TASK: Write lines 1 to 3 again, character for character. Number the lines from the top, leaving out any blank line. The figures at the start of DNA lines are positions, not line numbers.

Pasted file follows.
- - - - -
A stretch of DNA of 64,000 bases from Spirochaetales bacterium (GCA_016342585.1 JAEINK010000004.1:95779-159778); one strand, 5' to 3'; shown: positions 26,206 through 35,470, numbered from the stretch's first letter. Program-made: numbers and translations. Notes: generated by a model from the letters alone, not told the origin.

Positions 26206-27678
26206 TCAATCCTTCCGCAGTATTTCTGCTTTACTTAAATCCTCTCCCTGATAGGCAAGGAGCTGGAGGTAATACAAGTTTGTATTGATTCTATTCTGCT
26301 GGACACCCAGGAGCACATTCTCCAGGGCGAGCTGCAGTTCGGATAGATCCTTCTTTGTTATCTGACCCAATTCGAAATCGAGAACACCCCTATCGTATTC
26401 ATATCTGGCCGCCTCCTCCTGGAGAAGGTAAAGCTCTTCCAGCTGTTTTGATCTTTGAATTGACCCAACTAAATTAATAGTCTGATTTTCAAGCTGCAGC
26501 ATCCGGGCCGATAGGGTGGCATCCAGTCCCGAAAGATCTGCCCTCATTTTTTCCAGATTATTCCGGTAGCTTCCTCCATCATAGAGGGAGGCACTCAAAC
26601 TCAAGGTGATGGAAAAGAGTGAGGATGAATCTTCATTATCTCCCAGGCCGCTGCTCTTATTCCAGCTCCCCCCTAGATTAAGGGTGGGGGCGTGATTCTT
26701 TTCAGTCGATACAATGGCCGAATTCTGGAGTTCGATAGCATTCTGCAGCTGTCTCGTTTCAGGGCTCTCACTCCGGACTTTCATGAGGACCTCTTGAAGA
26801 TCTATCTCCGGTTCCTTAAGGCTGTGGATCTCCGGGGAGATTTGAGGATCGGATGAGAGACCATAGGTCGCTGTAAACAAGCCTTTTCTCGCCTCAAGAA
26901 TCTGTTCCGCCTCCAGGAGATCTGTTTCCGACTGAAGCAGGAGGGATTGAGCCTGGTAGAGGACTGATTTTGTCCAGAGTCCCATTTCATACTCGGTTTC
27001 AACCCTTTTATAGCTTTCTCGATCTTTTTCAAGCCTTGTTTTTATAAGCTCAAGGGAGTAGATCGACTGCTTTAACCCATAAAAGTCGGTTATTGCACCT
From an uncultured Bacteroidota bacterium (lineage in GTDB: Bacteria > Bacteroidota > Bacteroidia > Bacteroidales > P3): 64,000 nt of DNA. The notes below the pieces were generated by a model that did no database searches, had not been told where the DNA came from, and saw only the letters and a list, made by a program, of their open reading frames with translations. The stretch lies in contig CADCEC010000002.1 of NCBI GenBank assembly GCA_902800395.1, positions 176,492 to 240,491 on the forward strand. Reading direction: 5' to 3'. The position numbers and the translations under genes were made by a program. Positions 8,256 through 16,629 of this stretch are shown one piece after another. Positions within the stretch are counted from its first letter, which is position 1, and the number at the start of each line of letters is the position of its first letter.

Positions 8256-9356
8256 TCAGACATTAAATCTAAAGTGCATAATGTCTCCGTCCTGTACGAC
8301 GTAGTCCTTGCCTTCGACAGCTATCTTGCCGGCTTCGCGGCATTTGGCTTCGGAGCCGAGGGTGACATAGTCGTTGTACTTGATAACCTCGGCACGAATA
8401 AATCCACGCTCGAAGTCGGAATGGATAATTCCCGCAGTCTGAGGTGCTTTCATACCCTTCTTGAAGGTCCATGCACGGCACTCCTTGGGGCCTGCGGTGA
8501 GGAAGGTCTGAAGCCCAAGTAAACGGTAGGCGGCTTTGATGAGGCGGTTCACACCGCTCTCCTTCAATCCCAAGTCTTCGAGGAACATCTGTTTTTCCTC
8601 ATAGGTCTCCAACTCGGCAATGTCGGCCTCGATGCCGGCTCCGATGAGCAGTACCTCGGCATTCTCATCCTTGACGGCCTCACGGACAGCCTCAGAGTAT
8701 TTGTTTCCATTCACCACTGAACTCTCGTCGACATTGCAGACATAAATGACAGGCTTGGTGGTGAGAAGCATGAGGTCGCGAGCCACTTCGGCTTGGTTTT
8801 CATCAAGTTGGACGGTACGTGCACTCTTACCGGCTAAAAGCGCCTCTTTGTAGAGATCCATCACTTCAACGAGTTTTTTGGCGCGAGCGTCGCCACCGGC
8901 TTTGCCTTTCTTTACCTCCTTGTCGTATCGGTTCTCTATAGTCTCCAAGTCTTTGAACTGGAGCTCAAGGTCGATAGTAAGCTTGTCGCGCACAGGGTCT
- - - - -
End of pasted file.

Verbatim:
A stretch of DNA of 64,000 bases from Spirochaetales bacterium (GCA_016342585.1 JAEINK010000004.1:95779-159778); one strand, 5' to 3'; shown: positions 26,206 through 35,470, numbered from the stretch's first letter. Program-made: numbers and translations. Notes: generated by a model from the letters alone, not told the origin.

Positions 26206-27678
26206 TCAATCCTTCCGCAGTATTTCTGCTTTACTTAAATCCTCTCCCTGATAGGCAAGGAGCTGGAGGTAATACAAGTTTGTATTGATTCTATTCTGCT